A teenager who helped two others lure a Launceston man into the bush and murder him has been released from prison.
The killer, who cannot be named as he was a youth at the time of the crime, was granted parole on March 18, just days before the 20-year anniversary of his victim's death.
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Paul Colin "Joey" Jarman suffered "horrific injuries" when the then 17-year-old boy, and two older men, attacked him on March 23, 2000.
The killers told the 26-year-old Invermay man they were taking him to a "secret marijuana plantation".
Mr Jarman was hit with a pickaxe handle, and a shovel and stabbed in the chest about 16 times with a knife.
His body was found in bushland between Mt Direction and Pipers River, with three men later charged with his murder - Leigh James Butwell, 36, Michael Adam Thompson, 19, and the 17-year-old.
A trial into the murder revealed Thompson was interested in the victim's partner, and began a sexual relationship with her the night after he and the others killed Mr Jarman.
Justice Peter Underwood in his Comments on Passing Sentence in December 2000 said the men "so savagely attacked him that he must have died almost instantly from horrific injuries to his head and body".
Describing it as a "dreadful crime", Justice Underwood sentenced the teenager to 20 years in prison, with a non-parole period of 10 years and nine months.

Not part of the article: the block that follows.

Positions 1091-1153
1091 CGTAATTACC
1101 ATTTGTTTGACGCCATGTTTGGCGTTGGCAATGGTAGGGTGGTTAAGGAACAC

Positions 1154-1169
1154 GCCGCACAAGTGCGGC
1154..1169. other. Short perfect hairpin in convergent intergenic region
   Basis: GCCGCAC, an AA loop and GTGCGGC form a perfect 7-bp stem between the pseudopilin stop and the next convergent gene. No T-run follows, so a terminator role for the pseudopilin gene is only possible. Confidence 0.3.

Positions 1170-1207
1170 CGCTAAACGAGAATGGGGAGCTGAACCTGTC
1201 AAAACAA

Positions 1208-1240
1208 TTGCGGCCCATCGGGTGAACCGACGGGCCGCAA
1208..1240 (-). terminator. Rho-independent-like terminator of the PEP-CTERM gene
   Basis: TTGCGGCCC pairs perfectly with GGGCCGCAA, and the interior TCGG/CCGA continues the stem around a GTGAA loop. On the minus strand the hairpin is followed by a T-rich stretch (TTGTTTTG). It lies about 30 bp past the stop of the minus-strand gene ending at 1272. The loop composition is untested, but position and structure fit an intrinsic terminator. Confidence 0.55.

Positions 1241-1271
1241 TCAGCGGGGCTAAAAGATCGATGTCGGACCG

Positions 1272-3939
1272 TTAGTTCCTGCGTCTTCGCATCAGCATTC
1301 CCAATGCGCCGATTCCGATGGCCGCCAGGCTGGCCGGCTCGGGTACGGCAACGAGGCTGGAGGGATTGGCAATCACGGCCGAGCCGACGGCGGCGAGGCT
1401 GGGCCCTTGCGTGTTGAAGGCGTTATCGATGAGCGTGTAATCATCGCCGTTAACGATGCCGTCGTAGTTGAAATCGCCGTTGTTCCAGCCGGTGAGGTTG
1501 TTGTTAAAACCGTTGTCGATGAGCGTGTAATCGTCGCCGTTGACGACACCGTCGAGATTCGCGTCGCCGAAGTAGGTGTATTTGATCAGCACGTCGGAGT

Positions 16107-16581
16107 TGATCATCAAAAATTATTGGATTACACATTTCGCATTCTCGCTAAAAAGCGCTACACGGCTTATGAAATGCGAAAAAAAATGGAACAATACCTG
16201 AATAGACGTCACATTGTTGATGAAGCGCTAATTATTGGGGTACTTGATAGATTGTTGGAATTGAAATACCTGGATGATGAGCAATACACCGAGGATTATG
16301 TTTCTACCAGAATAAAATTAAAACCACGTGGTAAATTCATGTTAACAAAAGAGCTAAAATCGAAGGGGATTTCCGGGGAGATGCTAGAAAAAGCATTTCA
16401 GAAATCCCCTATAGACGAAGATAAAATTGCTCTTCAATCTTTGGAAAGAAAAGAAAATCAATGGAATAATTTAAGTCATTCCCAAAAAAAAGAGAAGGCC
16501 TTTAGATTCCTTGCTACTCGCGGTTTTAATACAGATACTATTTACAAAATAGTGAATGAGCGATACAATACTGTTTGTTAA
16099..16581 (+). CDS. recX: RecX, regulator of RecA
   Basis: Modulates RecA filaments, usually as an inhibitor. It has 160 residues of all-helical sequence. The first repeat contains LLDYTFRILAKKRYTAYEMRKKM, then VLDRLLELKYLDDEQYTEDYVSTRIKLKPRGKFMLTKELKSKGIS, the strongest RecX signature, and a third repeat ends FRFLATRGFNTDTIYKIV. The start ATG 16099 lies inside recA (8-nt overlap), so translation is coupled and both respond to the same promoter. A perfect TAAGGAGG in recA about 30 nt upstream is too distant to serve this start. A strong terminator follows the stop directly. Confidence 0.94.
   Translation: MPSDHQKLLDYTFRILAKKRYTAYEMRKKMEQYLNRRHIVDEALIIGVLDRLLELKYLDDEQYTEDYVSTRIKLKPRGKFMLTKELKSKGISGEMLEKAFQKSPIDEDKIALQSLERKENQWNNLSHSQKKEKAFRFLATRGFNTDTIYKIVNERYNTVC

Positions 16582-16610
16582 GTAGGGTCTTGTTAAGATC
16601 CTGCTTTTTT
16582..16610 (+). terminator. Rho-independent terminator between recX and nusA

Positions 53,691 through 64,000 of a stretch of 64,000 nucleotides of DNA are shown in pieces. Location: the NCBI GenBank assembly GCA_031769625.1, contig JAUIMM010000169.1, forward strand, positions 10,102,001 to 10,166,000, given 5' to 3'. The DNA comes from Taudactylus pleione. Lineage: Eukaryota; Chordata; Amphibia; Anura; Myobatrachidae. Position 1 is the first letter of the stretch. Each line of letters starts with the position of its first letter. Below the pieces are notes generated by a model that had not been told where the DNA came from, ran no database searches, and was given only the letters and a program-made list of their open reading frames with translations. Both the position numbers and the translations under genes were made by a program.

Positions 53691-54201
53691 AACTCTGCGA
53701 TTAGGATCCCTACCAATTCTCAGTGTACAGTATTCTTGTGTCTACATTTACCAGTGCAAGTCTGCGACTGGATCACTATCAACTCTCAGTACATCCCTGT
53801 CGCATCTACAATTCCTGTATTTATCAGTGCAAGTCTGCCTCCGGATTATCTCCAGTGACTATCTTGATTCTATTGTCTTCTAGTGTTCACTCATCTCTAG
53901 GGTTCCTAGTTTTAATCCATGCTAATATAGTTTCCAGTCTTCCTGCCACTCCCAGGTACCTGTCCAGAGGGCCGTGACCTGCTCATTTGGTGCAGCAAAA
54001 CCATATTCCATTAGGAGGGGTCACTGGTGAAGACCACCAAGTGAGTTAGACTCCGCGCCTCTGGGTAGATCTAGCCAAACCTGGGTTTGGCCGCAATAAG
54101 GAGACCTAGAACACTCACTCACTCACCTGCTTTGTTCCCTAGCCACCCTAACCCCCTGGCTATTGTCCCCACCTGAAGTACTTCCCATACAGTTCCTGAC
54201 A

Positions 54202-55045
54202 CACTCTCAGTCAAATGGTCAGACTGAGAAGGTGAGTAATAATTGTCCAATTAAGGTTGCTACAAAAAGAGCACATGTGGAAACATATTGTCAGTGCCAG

"This was a chilling crime of brutal murder in the nature of a gang execution," Justice Underwood said.
Butwell and Thompson were handed 25 years, with a non-parole period of 16 years.
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Butwell was released from prison in 2016.
The youth offender became eligible for parole at the end of 2010, but did not appear before the board until March this year.
Despite "a lengthy internal offending history", the Parole Board reported the prisoner had not committed any internal offences since mid-2017.
"Although the applicant is currently housed in a maximum security, he has achieved a minimum-security rating," the Parole Board said in its decision.
"The applicant is highly institutionalised having spent whole of his adult life in prison and has been assessed as requiring intensive support to successfully re-integrate into the community.
"It is notable that the applicant's custodial sentence is due to expire in less than 12 months' time."
He will be on parole until March 2021.
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